The Harare City Council has outlawed food vending in Zimbabwe’s capital following an outbreak of typhoid which has left at least two people dead.
In a statement issued Tuesday evening, Acting Town Clerk, Josephine Ncube, said circumstances on the ground have forced the local authority to take drastic measures to contain the spread of the disease.
“Preliminary investigations have shown that the key drivers of typhoid and any other water borne diseases are issues related to personal hygiene, unregulated vending of foodstuffs such as vegetables, meat, fish (cooked and uncooked) and inadequate water supplies.
“There are issues that we can immediately control/regulate to ensure that we contain the spread of typhoid. One of these is street vending. We are therefore issuing a 48 hour ultimatum to all food vendors operating within the Harare Metropolitan area to temporarily cease operations forthwith. The ban will be reviewed depending on improvements on the ground.”
She added that the ban also covers general vending at illegal sites.
“Pushcarts used in the Central Business District will be impounded during the exercise. Impounded fruits, meat, maize, fish and vegetables will be destroyed. This action is being taken with the interests of the majority at heart.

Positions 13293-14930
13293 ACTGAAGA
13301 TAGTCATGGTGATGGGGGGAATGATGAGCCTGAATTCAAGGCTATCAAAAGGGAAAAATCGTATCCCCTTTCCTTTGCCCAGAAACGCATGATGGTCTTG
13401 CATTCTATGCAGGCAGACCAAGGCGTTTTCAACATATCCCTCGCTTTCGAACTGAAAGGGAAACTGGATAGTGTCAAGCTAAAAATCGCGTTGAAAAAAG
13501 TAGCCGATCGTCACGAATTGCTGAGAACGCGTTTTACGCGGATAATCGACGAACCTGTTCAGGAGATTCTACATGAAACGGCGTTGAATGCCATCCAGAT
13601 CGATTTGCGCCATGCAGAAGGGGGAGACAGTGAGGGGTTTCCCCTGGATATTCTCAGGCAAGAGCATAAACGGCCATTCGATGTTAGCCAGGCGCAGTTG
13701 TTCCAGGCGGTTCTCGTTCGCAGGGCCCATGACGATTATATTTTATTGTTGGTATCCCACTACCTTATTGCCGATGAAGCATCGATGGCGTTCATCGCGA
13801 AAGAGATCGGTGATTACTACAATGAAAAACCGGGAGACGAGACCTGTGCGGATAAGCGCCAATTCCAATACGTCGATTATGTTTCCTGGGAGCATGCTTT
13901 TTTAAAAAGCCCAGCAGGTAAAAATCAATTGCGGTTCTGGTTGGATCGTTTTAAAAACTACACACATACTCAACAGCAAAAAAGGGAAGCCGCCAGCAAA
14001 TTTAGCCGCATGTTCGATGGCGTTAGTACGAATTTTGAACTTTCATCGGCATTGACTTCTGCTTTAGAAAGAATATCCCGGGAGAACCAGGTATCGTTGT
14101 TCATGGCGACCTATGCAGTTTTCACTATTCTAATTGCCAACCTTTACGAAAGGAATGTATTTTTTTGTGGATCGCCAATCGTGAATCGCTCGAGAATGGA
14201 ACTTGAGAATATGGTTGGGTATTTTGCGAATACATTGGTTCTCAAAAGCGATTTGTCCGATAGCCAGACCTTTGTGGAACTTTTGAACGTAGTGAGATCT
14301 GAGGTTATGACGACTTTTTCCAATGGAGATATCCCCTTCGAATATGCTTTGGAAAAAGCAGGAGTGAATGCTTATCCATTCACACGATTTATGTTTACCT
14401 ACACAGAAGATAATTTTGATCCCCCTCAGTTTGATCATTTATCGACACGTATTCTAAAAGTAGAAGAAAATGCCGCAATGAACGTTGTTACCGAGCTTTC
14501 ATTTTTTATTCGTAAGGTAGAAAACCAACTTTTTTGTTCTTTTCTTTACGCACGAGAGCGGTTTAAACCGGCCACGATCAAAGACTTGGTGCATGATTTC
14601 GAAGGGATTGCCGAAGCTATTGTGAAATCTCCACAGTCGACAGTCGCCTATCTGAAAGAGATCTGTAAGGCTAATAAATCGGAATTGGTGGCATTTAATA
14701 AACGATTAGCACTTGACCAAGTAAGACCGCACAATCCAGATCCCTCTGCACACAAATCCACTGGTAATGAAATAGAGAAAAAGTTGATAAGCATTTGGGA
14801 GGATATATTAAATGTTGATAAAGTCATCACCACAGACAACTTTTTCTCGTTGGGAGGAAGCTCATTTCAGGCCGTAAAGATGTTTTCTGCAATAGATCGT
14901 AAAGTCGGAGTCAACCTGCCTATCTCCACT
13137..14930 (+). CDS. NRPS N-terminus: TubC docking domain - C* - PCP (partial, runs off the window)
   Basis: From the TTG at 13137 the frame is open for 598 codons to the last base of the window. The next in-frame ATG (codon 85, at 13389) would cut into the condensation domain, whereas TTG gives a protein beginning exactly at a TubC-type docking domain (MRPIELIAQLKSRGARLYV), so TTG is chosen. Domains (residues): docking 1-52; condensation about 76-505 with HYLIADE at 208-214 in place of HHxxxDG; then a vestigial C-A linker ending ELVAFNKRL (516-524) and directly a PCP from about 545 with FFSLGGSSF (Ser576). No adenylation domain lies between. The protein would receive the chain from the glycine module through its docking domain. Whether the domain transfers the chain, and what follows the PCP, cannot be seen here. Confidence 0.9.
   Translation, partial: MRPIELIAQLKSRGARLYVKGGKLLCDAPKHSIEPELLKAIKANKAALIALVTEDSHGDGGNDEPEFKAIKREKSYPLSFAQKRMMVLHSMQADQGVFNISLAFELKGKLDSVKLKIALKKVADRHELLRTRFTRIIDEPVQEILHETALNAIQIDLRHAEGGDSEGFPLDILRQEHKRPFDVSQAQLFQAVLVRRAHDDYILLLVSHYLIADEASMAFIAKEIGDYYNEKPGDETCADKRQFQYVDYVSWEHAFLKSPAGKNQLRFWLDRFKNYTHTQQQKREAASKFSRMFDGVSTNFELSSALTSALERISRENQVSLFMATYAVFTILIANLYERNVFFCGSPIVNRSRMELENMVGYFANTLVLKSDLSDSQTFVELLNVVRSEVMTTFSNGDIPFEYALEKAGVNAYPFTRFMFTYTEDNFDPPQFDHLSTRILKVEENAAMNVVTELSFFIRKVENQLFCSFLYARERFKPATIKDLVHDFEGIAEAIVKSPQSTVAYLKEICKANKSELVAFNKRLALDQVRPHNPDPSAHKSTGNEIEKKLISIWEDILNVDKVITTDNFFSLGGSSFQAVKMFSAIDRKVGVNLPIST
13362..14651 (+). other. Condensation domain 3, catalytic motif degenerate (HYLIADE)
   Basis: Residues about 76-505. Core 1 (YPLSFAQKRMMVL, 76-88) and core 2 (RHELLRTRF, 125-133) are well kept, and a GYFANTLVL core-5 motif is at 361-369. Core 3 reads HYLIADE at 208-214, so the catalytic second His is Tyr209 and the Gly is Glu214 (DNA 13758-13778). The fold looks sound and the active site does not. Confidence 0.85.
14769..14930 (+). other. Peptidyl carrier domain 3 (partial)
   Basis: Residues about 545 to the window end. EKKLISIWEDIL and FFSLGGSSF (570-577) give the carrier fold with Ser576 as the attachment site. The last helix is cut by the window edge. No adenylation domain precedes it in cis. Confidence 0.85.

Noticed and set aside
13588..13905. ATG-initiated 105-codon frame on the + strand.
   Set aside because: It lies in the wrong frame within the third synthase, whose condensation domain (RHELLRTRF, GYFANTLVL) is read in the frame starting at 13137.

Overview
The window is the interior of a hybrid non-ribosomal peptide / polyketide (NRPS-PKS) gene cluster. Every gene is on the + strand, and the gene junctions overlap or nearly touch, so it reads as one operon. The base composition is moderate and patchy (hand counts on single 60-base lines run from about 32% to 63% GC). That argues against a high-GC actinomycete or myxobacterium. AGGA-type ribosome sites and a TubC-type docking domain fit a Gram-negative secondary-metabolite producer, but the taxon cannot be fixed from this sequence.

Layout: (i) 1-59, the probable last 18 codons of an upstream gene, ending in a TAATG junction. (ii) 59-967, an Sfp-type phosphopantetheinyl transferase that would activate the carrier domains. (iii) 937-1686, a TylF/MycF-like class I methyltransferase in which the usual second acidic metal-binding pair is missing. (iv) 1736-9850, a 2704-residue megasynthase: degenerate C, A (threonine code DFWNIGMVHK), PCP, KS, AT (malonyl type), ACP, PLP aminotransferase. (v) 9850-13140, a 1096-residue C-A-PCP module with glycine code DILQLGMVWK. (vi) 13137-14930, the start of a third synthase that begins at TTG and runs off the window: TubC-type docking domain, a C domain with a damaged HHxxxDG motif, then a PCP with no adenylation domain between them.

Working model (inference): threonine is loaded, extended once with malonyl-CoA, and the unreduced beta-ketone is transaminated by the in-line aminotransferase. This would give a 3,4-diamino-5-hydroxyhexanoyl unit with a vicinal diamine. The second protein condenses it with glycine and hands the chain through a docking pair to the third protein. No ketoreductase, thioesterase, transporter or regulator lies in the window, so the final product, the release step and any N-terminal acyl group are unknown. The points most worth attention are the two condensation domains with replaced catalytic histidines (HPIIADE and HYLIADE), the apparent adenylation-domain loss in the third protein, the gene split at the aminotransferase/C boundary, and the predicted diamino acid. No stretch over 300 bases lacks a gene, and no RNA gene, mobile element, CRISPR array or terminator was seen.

“We are invoking the Public Health Act for the public good. We are aware of the fierce backlash that we will receive from the vending public but our actions are in the public interest. From today we will carry out publicity campaigns to educate the public on the action we are taking and encourage the vending public to go to designated sites.”
Officials say that so far, 126 cases of typhoid have been confirmed in Harare since the start of the rainy season in Zimbabwe about two months ago. There are more than 1,000 other suspected cases nationwide.